Abolition of the death penalty. An event history analysis of the political, cultural and socioeconomic determinants of death penalty abolition.
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During the past 50 years, more and more countries have abolished the death penalty. Today, more than half of the countries of the world have removed capital punishment from their laws for crimes such as murder. The use of the death penalty is highly controversial, and regularly creates political tension between countries with differing perspectives on the issue. Nevertheless, very little research has been devoted to studying the determinants of death penalty abolition. This thesis is intended as one step towards filling that gap, and studies the political, cultural and socio-economic determinants of abolition of the death penalty. A range of political, cultural and socio-economic factors that are hypothesised to influence the likelihood of abolition are presented. The hypotheses are tested empirically on 145 countries observed in from 1960 to 2004. Event history analysis, more specifically a semiparametric Cox proportional hazards model, is employed. Event history analysis is ideally suited for this research question, as it models both the duration until abolition and the occurrence or non-occurrence of abolition, under the assumption that countries with a higher likelihood of abolition will do away with capital punishment quicker than countries with a lower likelihood. The results show that political factors, including level of democracy, democratic transitions, the political orientation of the executive, experience with war, and abolitionist pressure, are more important in determining abolition than cultural and socioeconomic factors. This conclusion is supported by previous research. However, the analysis also introduces variables that previously have not been included in analyses of abolition, and operationalises variables in new ways. This brings several new and very interesting findings to the study of death penalty abolition. For instance, the results indicate that abolitionist pressure may be successfully applied through international economic relations, and not just the political and regional channels that have previously been explored. Furthermore, abolition of the death penalty is operationalised in two different manners in this analysis, as abolition for all crimes or as abolition for ordinary crimes, which mainly involves that countries may retain the death penalty for war-time crimes. The results indicate that the distinction between the two forms of abolition is not irrelevant, as several of the independent variables influence the two differently.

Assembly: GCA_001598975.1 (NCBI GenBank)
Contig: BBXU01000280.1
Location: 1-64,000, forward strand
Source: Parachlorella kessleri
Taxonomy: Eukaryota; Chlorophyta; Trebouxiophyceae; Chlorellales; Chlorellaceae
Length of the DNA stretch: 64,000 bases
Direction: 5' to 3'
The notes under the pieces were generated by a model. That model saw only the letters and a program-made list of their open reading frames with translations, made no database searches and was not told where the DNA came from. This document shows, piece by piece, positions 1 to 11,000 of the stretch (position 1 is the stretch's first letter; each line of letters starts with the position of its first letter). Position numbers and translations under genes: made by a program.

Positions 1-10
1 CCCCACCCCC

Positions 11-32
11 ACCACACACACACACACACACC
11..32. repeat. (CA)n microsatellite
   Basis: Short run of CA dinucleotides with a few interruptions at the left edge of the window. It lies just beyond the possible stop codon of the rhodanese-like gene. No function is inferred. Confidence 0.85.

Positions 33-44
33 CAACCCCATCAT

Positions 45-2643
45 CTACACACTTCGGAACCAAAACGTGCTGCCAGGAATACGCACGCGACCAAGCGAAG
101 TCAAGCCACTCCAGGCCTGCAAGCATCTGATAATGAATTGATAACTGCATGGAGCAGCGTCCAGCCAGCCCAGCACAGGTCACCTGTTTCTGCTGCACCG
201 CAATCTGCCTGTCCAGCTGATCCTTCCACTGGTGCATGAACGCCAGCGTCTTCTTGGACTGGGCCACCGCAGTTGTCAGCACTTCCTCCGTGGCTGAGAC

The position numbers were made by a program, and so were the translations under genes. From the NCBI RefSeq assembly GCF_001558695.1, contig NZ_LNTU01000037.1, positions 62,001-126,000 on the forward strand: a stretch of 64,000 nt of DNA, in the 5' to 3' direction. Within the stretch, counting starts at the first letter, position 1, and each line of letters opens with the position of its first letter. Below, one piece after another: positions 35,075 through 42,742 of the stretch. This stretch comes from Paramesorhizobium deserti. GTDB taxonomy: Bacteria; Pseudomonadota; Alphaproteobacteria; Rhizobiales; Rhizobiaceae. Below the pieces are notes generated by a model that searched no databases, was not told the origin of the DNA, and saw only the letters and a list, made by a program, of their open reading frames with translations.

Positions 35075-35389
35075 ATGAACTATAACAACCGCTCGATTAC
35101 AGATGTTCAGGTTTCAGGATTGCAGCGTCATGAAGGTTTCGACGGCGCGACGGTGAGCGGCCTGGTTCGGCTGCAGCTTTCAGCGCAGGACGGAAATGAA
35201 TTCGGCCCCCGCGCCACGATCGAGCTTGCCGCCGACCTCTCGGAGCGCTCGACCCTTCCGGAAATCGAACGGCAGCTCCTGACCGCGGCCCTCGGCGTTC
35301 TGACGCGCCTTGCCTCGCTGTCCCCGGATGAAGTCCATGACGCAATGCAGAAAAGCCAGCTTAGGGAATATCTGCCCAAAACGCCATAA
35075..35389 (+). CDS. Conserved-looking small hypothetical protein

PublisherThe University of Bergen
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